A couple of years ago there was talk of a US producer making an American version of Absolutely Fabulous, but word was that the studio financing it wanted all references to drugs, sex, drinking and profanity removed so it would appeal to a wider audience.
It seemed to epitomise the reputation Americans have for not understanding British humour, an ability we’re proud of in Australia. It’s a debate that’s been reignited by the release of Shaun of the Dead, with many critics and other experts claiming it won’t be as well received in the US as it was at home. But director Edgar Wright doesn’t buy it, and the response in America so far seems to prove him right.
‘Its a generalisation,’ Wright thinks, ‘Dumb comedies come out of the UK and Australia too, but people forget America is also responsible for some of the smartest comedies ever made, like The Simpsons. Unfortunately that reputation comes more from the mainstream stuff that’s foisted on the public rather than stuff the public are capable of enjoying.
‘In the UK people always say ‘why can’t we make great shows like Frasier and Seinfeld?’, and then in the US they’re saying ‘why can’t we make great shows like The Office and Fawlty Towers?’. We all make good shows as well as terrible ones, but we only export the good ones.’
As effective a splatter movie, as it is a comedy, it qualifies Wright and co-writer Pegg (who also plays Shaun) to be both comedy and horror filmmakers, but Wright says he’s already had advice from the top.
‘I really like both [genres] and because the response has been so great we almost feel like we’ve jinxed ourselves into doing another comedy horror,’ he says. ‘We’ve met some of our heroes; the directors who inspired the film, and more than one of them has said ‘don’t make a horror film next’.
‘A lot of the people we admire like Sam Raimi and Peter Jackson are great filmmakers full stop, and have obviously gone on to enormous things, but it did take them a good while to get out of that pigeonhole of being splatter film directors.’
But Wright and Pegg have gone one better than the feature debuts from Romero, Raimi and Jackson. They’ve produced a slick big screen movie where the comedy and horror not only work well, but sit comfortably together despite their innate purposes of conjuring opposite extremes of emotion in the viewer. Wright confirms it was a hard job, but thinks there was something even more important.
‘The difficult stuff to get right was the relationships, actually,’ he says. ‘It was a juggling act making all the elements work, but the main thing we tried to do was make you give a shit about the characters and invest time in setting them up, which a lot of horror films don’t do. We were inspired by films that do that like American Werewolf or The Birds that spend the first act setting everybody up.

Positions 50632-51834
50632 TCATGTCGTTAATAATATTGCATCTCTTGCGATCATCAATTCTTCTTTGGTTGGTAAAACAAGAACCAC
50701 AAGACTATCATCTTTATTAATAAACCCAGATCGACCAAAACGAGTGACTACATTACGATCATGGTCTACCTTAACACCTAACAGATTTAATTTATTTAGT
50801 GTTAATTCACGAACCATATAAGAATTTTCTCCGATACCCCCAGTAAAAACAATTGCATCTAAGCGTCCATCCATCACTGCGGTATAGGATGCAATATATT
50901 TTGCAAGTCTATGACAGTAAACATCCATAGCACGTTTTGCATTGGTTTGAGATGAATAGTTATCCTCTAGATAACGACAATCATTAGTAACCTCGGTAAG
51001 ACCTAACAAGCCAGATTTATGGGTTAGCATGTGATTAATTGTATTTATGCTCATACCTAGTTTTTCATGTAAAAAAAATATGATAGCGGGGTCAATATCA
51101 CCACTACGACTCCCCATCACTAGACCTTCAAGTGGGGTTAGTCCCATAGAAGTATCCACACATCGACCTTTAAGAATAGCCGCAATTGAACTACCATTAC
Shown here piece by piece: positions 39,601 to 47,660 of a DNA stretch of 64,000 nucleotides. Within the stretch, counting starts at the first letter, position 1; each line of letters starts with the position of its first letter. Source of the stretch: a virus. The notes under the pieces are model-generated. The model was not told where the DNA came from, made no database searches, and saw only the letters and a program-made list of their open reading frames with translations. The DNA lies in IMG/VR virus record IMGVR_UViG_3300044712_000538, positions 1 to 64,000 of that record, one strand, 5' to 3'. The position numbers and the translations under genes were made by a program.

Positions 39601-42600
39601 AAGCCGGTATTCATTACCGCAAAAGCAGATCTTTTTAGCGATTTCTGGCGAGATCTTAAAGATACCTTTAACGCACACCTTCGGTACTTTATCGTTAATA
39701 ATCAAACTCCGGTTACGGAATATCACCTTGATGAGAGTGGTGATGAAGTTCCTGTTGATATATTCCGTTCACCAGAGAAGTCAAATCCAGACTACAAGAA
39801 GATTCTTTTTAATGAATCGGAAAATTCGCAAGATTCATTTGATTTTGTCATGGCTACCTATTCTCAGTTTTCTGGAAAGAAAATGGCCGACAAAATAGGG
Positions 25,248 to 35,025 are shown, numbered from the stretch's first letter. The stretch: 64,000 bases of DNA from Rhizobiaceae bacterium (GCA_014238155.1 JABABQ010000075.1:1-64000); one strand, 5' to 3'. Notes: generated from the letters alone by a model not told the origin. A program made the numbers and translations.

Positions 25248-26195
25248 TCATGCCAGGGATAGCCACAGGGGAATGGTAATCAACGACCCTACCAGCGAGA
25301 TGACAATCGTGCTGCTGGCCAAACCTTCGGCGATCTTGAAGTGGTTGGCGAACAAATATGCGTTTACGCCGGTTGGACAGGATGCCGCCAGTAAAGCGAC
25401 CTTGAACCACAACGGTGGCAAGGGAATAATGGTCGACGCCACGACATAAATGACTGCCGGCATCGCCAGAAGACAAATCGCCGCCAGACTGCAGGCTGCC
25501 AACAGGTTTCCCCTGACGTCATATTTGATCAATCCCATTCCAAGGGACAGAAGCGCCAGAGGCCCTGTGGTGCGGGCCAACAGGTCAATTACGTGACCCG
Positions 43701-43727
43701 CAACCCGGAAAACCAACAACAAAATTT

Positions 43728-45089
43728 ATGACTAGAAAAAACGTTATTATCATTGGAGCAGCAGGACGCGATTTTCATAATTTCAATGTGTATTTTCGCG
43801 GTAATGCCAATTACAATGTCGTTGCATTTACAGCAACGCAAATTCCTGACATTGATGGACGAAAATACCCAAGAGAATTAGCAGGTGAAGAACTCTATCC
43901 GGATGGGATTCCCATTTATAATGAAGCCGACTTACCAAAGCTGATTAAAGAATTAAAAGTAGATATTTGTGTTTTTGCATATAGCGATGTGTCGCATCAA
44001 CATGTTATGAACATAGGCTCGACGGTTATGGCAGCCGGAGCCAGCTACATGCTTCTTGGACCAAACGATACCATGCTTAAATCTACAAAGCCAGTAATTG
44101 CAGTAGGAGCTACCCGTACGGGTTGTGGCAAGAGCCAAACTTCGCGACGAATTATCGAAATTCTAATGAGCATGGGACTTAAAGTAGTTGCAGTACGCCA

‘So it was definitely a gamble about how long we could keep the film going without having a death scene, but we really wanted to see if we could make that work.
From the opening frame, listening to the iconic synthesiser riff from The Gonk that interspersed Romero’s original Dawn of the Dead, you know you’re in for something special.
Shaun (Pegg) is a 29-year-old Londoner with a dead end job, a slob for a best mate (Ed) whom nobody else likes, and whose loving girlfriend (Liz) is almost at the end of her tether with his slack attitude and refusal to get his life in order.
Promising her he’ll take her out for a nice dinner at a posh restaurant instead of just going to their local — The Winchester — like they do most nights, he promptly forgets in the course of his unexciting day, and when he suggests an alternative to a slap-up dinner — the Winchester — Liz promptly dumps him.
Spending the next 24 hours wandering around and miserable with his lot, Shaun fails to notice the telltale signs that London is falling apart. When the attack comes, there’s only one thing to do — head for the Winchester.
Grabbing his doting Mum, Liz and her flatmates David and Dianne, Shaun takes Ed and they hole up in the pub the same way Romero’s heroes barricaded themselves in a shopping mall.
Shaun of the Dead is (excuse the pun) a scream. You’ll have as much fun whether you’re a zombie movie buff or not. The script exercises just enough thoroughly British subtlety for at least the first half to make it a smart comedy as well as a comic homage to a well-loved genre. The comedy runs slightly out of steam towards the end as the horror cranks up, and by the time the siege starts in earnest, the efforts of Pegg and Wright in making you care about the characters has paid off.
Shaun of the Dead is the cinematic equivalent of sitting around with a bunch of mates late at night with pizza, beer and bad horror videos and being in such a good mood you spend the whole time making fun of them or laughing about all the funny things that could happen. Who doesn’t love doing that?